Beyond the investigation into how Canadian Forces oversaw the transfer and treatment of detainees in the Afghanistan war, there are three other important government accountability situations not mentioned in any media coverage so far that the federal Conservatives are avoiding through the arbitrary proroguing of Parliament by Prime Minister Stephen Harper, all of which would likely have been reported on in February.
First, the ethics commissioner is investigating and will rule on whether the handing out of Conservative party-labelled government spending cheques by several cabinet ministers and MPs was legal under federal ethics rules.
Second, the ethics commissioner, the commissioner of lobbying and Elections Canada are investigating and will rule on fundraising events by a Conservative cabinet minister and parliamentary secretary that involved lobbyists and that raise serious questions about violations of the ethics rules.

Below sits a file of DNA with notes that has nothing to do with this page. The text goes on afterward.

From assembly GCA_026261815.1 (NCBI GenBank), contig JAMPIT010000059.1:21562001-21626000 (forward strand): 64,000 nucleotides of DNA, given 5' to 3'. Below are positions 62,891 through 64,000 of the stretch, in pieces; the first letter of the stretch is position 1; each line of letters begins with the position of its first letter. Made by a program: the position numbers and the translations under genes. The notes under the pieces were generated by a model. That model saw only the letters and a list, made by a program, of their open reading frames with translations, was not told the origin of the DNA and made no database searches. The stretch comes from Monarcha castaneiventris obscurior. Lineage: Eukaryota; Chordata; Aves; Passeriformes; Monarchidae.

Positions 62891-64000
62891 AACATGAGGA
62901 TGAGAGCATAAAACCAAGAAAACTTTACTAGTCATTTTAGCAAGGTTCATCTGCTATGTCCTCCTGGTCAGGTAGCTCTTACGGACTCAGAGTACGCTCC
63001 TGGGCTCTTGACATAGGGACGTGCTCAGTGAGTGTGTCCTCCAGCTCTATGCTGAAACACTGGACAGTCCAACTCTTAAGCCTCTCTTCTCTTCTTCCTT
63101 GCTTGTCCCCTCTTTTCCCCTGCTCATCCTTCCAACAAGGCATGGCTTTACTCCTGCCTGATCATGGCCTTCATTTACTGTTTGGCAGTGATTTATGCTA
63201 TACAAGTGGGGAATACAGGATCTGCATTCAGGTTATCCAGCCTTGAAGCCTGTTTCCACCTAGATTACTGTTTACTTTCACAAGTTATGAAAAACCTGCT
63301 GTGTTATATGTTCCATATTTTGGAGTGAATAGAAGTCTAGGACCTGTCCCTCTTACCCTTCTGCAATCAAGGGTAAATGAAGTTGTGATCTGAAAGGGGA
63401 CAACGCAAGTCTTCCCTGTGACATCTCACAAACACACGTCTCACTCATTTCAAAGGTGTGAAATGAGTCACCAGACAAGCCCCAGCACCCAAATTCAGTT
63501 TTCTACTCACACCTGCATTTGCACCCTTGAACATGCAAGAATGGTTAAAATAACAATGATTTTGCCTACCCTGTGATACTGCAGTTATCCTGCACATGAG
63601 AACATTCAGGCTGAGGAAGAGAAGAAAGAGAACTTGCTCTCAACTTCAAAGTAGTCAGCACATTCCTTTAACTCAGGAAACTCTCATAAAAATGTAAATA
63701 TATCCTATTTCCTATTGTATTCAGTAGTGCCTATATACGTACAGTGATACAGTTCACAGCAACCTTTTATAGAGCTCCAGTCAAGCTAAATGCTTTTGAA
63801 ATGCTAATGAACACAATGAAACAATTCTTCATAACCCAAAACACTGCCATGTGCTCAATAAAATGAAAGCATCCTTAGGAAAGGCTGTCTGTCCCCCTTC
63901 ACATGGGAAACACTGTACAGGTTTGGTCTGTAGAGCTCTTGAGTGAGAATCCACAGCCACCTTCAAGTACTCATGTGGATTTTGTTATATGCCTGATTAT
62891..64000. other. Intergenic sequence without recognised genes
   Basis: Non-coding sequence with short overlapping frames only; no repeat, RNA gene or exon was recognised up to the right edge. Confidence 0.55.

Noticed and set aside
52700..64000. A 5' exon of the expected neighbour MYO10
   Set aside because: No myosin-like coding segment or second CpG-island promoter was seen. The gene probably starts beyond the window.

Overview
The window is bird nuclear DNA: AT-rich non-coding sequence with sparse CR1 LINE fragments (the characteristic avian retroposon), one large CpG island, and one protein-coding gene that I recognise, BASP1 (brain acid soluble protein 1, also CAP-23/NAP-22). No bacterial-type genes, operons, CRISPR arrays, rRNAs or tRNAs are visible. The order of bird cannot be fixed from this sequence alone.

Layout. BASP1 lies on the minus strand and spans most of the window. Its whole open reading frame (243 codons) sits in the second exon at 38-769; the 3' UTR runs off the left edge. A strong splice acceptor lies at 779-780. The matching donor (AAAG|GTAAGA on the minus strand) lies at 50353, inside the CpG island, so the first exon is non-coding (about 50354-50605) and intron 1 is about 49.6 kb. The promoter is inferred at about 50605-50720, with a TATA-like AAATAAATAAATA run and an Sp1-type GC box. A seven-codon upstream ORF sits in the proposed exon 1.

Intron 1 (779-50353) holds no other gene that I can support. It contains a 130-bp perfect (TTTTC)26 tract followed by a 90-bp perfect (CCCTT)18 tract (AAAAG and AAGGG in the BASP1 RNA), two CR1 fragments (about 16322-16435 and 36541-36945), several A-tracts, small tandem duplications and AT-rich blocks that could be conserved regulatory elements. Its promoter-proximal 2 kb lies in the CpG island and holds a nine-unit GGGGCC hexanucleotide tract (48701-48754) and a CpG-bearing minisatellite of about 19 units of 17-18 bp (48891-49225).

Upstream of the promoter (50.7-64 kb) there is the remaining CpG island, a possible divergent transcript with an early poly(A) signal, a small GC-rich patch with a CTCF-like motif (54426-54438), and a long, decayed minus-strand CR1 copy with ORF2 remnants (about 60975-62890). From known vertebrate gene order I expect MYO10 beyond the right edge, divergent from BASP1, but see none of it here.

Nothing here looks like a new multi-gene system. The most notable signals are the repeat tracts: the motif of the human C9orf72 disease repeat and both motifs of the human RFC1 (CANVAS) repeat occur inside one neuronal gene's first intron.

And third, the auditor general would likely release a report or two on government spending practices by various departments and agencies ....
Wednesday, January 20, 2010
Harper's Proroguing Was About More Than War Crimes
Most Canadians believe that Harper's move to become supreme ruler was to avoid possible war crimes, and investigations into his complicity in them; but Duff Conacher from Democracy Watch, suggests that there are several other reasons, all dealing with cover-up.